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Prospect League Baseball


In the summer of 2007, discussion began about establishing a top collegiate summer baseball league to better fit communities with independent professional baseball.  The concept evolved into the Prospect League, which officially formed in the summer of 2008. The new league’s core included current and former Frontier League teams in Chillicothe, Ohio, Richmond, Ind., and Slippery Rock, Pa. During development, the group began conversations with team owners and the Commissioner of the Central Illinois Collegiate League, which brought four-plus decades of summer collegiate league history and six teams within the footprint sought by the Prospect League.  A solid alliance quickly formed and after continuous talks and negotiations through the fall of 2008, the eleven-team Prospect League formed.

The initial eleven-team Prospect League featured six teams from the former CICL (Dubois County Bombers, Danville Dans, Springfield Sliders, Dupage Dragons, Quincy Gems, and Hannibal Cavemen) plus five new expansion clubs (Chillicothe Paints, North Coast Knights, Butler BlueSox, Slippery Rock Sliders, and the Richmond RiverRats) that took the field in 2009.

One year later, Dave Chase, former General Manager of the AAA Memphis Redbirds, was hired as the first Prospect League Commissioner. The League added four new teams across four separate states to reach 15, including initial forays into Tennessee and West Virginia. The number of teams returned to 14 in 2011 before realigning to a solidified group of 12 the following season.

The electronic age sparked a new era in 2013. All Prospect League player information, from contracts to reports, became part of a new electronic documentation system developed through a partnership with

In 2015, Bryan Wickline, who served as League president since its debut, was named Commissioner. The League played the season with a new 12-team alignment by adding a franchise in Jamestown, N.Y., which replaced the Minor League Jamestown Jammers, and Kokomo, Ind., which moved into a brand-new downtown ballpark. The Lafayette (Ind.) Aviators replaced the Jamestown franchise in 2016 and tightened the League footprint. As a result, the season schedule featured minimal crossover games between the East and West Divisions and nearly all Mondays were designated as League-wide off days.

Following the season, Wickline decided to step away from the Commissioner role rather than seek a new contract and became managing partner of the Chillicothe Paints. Long-time baseball executive Dennis Bastien was named Commissioner prior to the 2017 season and Lisa Bastien became the League’s first Deputy Commissioner.

Rule changes designed to limit overuse became part of the League rulebook in 2018. That season also marked the debut of Prospect League TV (PLTV), a subscription-based streaming platform broadcasting every game across the Internet and on Apple TV, Android TV, and Amazon Fire TV.

The 2019 season saw significant changes to the League structure. Reshuffling the 12-team lineup shifted the footprint West, forcing realignment of the two six-team divisions. The change allowed for more off days during the season and the return of an All-Star Game, complete with a Home Run Derby contest held in Normal, Ill. Schedule changes also included a new playoff format, which shifted to single Division Championship Games between the two top teams and hosted by the division champion. The two divisional playoff winners met in a best-of-three championship series with the better record hosting game two, and if necessary, game three. After dropping game one, Chillicothe rallied to win the first League Championship played under the new format with a pair of road victories at Cape.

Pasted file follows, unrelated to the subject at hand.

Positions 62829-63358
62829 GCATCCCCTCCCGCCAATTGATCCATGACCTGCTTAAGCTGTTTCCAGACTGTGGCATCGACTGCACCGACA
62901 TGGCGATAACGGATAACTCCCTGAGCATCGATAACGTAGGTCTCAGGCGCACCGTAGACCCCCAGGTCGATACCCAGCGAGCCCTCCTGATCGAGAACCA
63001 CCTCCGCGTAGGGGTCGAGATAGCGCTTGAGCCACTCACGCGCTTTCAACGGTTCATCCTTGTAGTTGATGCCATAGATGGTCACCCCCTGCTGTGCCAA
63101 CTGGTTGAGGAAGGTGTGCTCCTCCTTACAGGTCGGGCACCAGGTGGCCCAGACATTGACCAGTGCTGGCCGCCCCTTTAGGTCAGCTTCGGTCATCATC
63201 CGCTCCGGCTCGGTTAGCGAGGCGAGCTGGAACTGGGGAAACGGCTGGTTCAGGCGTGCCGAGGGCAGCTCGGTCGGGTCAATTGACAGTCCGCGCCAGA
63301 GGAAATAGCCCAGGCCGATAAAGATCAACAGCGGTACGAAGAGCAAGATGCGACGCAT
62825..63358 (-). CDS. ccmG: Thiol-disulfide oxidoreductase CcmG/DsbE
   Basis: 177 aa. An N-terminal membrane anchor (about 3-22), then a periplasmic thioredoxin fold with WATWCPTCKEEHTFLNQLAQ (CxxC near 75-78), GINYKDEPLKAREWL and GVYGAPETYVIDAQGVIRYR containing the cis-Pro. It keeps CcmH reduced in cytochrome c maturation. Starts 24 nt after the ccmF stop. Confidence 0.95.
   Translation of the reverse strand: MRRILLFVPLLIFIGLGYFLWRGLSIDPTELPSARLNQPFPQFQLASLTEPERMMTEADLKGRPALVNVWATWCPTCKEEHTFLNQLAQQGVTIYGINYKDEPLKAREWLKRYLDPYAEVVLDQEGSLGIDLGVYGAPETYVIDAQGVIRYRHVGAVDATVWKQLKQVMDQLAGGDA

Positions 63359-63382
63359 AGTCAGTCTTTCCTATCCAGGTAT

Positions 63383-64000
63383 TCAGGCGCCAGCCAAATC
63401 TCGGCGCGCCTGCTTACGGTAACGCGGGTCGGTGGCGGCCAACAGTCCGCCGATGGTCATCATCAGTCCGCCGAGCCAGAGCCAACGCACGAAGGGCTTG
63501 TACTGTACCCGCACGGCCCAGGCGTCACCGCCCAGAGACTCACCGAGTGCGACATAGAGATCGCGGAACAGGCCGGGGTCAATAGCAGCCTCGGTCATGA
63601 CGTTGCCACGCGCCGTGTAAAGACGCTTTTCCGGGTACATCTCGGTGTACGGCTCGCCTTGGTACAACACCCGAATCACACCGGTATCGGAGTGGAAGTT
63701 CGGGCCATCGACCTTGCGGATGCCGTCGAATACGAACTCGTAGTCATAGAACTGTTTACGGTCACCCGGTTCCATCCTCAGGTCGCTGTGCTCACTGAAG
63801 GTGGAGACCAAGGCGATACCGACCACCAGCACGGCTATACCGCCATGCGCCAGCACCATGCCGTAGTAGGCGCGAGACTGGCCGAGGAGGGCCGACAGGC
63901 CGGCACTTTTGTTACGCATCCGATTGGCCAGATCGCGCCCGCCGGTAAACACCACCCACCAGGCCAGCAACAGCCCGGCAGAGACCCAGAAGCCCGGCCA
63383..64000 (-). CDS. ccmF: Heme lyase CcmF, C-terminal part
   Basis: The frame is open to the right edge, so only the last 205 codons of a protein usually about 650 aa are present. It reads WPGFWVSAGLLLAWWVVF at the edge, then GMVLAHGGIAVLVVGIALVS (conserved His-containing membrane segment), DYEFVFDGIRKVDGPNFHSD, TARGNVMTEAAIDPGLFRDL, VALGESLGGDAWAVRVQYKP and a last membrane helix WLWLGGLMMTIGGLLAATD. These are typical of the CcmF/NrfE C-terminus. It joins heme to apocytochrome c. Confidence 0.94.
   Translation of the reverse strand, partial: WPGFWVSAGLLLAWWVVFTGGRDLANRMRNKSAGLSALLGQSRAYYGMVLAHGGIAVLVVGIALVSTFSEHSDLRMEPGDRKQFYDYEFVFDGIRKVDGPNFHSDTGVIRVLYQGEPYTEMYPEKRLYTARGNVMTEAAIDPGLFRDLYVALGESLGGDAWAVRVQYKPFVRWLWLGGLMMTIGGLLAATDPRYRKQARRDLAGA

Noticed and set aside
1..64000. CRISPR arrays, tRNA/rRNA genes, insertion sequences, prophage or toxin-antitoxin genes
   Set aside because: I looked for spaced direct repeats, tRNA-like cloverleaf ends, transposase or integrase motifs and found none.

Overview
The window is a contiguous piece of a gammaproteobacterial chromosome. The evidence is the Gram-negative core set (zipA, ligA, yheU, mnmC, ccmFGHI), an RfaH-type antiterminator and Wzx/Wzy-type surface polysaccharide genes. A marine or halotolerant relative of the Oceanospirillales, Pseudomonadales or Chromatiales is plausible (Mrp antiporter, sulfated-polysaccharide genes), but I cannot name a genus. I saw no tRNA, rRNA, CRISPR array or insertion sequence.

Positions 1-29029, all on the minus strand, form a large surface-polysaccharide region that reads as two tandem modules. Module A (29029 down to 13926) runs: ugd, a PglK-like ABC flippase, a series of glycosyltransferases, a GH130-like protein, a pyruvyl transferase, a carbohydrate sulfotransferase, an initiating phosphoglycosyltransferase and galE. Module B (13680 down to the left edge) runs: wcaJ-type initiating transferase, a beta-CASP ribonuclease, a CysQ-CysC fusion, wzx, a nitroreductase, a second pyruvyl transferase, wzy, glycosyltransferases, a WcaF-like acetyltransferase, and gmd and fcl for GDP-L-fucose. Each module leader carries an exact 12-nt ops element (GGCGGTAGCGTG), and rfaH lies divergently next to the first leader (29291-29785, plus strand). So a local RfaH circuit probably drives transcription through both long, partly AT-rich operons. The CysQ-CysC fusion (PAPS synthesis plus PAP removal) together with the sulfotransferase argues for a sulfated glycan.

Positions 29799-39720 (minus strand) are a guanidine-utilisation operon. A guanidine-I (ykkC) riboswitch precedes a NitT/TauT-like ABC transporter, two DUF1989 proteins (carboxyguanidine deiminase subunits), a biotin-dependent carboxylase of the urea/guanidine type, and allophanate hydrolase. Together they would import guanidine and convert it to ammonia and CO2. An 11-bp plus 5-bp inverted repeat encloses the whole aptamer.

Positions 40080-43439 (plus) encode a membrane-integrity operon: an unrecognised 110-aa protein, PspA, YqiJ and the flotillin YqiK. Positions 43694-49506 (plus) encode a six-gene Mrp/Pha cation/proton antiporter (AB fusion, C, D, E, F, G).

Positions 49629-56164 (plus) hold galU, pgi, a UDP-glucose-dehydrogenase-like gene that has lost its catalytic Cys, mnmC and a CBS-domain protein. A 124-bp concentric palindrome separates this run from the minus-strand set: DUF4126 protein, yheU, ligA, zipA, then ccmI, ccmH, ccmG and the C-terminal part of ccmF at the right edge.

After mandated shutdowns for COVID-19 forced the cancellation of the 2020 season, the League bounced back with 16 teams in 2021. The additions included a pair of longstanding MiLB Class A Midwest League teams from Iowa – the Burlington Bees and Clinton LumberKings, each bringing over six decades of tradition. Realignment accompanied the changes and reduced travel by splitting the League into Eastern and Western Conferences, each with two divisions.

At the end of 2022, the Bastiens stepped down from their League executive positions to run the new team in Jackson, Tenn. West Virginia’s franchise announced it would go dark for 2023 and the League enters the season with 17 teams including new locations in Jackson and Marion, Ill. The Prospect League's 14th season coincided with an all-time attendance record of 575,294 fans marking a 23% jump over the previous season, the highest increase in all of summer collegiate baseball. Following the season, the League announced the return of the Dubois County (Huntingburg, Ind.) Bombers, a member of the CICL from 2005-08 and Prospect League from 2009-12, and addition of Full Count (Hendersonville, Tenn.) Rhythym, the 2022 and 2023 Ohio Valley League Champions. The two newest members returned the Prospect League to 18 teams. 

During the Prospect era, Chillicothe owns the most championships with four and has a record six Championship Series appearances, while Quincy and West Virginia each won three titles, accounting for nearly three-quarters of League titles. The Prospect League tradition of attracting and developing future Major League talent continues with recognizable names including Sean Manaea, Mike Brosseau, Nick Maton, Austin Nola, and Kevin Plawecki.